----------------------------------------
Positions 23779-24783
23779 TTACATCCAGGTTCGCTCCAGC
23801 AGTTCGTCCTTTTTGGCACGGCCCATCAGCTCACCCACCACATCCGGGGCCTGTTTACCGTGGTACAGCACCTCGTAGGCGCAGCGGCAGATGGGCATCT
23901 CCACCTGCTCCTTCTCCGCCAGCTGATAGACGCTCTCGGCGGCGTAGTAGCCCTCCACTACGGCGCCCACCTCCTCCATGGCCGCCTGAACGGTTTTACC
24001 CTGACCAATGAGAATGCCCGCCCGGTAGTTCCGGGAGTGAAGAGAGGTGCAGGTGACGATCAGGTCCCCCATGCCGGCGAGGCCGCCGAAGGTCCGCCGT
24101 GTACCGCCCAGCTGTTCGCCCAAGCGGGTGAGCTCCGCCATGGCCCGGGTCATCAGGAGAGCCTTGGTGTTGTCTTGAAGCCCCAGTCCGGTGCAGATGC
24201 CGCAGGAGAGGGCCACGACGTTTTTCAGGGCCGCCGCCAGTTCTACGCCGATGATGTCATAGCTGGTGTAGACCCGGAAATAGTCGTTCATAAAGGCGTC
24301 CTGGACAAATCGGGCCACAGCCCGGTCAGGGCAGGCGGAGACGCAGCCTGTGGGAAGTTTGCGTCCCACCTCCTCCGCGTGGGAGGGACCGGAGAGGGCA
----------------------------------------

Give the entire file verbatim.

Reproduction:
Positions 23779-24783
23779 TTACATCCAGGTTCGCTCCAGC
23801 AGTTCGTCCTTTTTGGCACGGCCCATCAGCTCACCCACCACATCCGGGGCCTGTTTACCGTGGTACAGCACCTCGTAGGCGCAGCGGCAGATGGGCATCT
23901 CCACCTGCTCCTTCTCCGCCAGCTGATAGACGCTCTCGGCGGCGTAGTAGCCCTCCACTACGGCGCCCACCTCCTCCATGGCCGCCTGAACGGTTTTACC
24001 CTGACCAATGAGAATGCCCGCCCGGTAGTTCCGGGAGTGAAGAGAGGTGCAGGTGACGATCAGGTCCCCCATGCCGGCGAGGCCGCCGAAGGTCCGCCGT
24101 GTACCGCCCAGCTGTTCGCCCAAGCGGGTGAGCTCCGCCATGGCCCGGGTCATCAGGAGAGCCTTGGTGTTGTCTTGAAGCCCCAGTCCGGTGCAGATGC
24201 CGCAGGAGAGGGCCACGACGTTTTTCAGGGCCGCCGCCAGTTCTACGCCGATGATGTCATAGCTGGTGTAGACCCGGAAATAGTCGTTCATAAAGGCGTC
24301 CTGGACAAATCGGGCCACAGCCCGGTCAGGGCAGGCGGAGACGCAGCCTGTGGGAAGTTTGCGTCCCACCTCCTCCGCGTGGGAGGGACCGGAGAGGGCA